Unions have argued against the traditional community of interest standard and seek a return to the standard under Specialty Healthcare. Here, the UAW has stated it will file a request for review with the NLRB.  If it does, the case might not come up for consideration until there is a more union-friendly Biden NLRB Board that may be willing to return to the Specialty Healthcare standard.

Jackson Lewis P.C. © 2021National Law Review, Volume XI, Number 176
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About this Author

Kymiya St.Pierre, Jackson Lewis Law Firm, Labor and Employment Attorney
Associate

Kymiya St. Pierre is an Associate in the Orange County, California, office of Jackson Lewis P.C. Her practice focuses on representing employers in workplace law matters, including preventive advice and counsel.

Prior to joining Jackson Lewis, Ms. St. Pierre represented employees and defended employers in employment litigation matters. Her experience representing employees has provided her with an effective skillset in anticipating strategies used by plaintiffs’ counsel. She has appeared in both State and Federal court.

949-885-1360
Thomas Walsh, Labor, Employment, Attorney, Jackson Lewis Law Firm
Principal

Thomas V. Walsh is a Principal in the White Plains, New York, office of Jackson Lewis P.C. Since joining the firm in 1986, Mr. Walsh has represented employers in all aspects of labor and employment law and litigation.

Mr. Walsh has represented employers before numerous state and federal courts, regulatory agencies, as well as in numerous arbitrations. Mr. Walsh has extensive experience in representing employers faced with union organizing drives and in proceedings before the National Labor Relations Board. He has an active practice advising employers regarding...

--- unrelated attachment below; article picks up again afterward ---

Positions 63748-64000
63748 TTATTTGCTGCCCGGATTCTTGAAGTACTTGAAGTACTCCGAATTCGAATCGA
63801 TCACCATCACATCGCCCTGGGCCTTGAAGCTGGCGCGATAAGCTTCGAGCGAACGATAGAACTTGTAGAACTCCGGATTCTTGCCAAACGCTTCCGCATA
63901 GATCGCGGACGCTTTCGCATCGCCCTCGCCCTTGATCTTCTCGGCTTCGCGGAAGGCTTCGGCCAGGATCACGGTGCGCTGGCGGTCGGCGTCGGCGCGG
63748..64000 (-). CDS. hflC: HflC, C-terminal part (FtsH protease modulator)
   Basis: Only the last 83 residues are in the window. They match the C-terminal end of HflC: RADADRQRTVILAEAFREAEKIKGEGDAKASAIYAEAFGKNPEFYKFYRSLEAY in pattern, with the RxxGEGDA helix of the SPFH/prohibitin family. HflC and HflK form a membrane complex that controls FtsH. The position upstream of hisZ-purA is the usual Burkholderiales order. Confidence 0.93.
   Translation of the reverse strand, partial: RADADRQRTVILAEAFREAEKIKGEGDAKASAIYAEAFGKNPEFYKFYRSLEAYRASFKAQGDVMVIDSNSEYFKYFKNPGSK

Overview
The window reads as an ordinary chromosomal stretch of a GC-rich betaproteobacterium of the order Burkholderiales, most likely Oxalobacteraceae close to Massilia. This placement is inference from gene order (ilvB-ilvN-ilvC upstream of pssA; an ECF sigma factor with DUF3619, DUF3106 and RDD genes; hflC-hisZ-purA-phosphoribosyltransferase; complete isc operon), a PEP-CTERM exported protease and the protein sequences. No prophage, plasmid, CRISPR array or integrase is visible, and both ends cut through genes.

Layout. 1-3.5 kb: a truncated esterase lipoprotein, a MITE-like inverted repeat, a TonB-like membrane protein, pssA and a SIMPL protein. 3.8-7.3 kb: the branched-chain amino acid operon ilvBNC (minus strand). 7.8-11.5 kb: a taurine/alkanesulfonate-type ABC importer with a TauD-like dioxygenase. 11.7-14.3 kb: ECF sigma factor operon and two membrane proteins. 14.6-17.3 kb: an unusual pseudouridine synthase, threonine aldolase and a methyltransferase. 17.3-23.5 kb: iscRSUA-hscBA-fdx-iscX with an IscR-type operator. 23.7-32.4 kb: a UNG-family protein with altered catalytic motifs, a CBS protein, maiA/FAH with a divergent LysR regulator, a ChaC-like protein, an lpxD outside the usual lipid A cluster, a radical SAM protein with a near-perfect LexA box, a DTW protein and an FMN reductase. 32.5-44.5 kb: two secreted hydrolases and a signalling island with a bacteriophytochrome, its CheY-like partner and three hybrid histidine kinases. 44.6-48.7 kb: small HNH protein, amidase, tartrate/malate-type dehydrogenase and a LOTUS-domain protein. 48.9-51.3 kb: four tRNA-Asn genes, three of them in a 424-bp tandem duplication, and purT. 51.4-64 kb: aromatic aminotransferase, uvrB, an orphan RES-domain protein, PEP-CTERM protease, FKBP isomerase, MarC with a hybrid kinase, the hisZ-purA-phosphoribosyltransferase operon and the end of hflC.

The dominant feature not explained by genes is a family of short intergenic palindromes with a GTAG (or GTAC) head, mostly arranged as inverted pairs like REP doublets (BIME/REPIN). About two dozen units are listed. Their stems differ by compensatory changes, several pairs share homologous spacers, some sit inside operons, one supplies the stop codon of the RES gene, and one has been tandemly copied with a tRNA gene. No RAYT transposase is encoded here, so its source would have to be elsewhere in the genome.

914-872-6912
Richard F. Vitarelli Harford  Connecticut Labor Relations Lawyer at Jackson Lewis Law Firm
Principal

Richard F. Vitarelli is a Principal in the Hartford, Connecticut, office of Jackson Lewis P.C. Part of the firm’s national labor practice, he has over two decades of experience representing employers nationally in strategic labor relations, collective bargaining, and union organizing, including in the context of mergers and acquisitions, corporate restructuring and contract administration. He serves as general labor and employment counsel for employers and multi-employer associations in various industries, including construction, manufacturing, health care and senior living,...

860-522-0404
Jonathan J. Spitz, Jackson Lewis Law Firm, Labor Employment Attorney, Atlanta
Shareholder

Jonathan J. Spitz is a Principal in the Atlanta, Georgia, office of Jackson Lewis P.C. He is Co-Leader of the firm’s Labor and Preventive Practices Group.

Mr. Spitz lectures extensively, conducts management training, and advises clients with respect to legislative and regulatory initiatives, corporate strategies, business ethics, social media issues and the changing regulatory landscape. He understands the practical and operational needs of corporate America, helping design pragmatic strategies to minimize risk and maximize performance. He has represented...

404-586-1835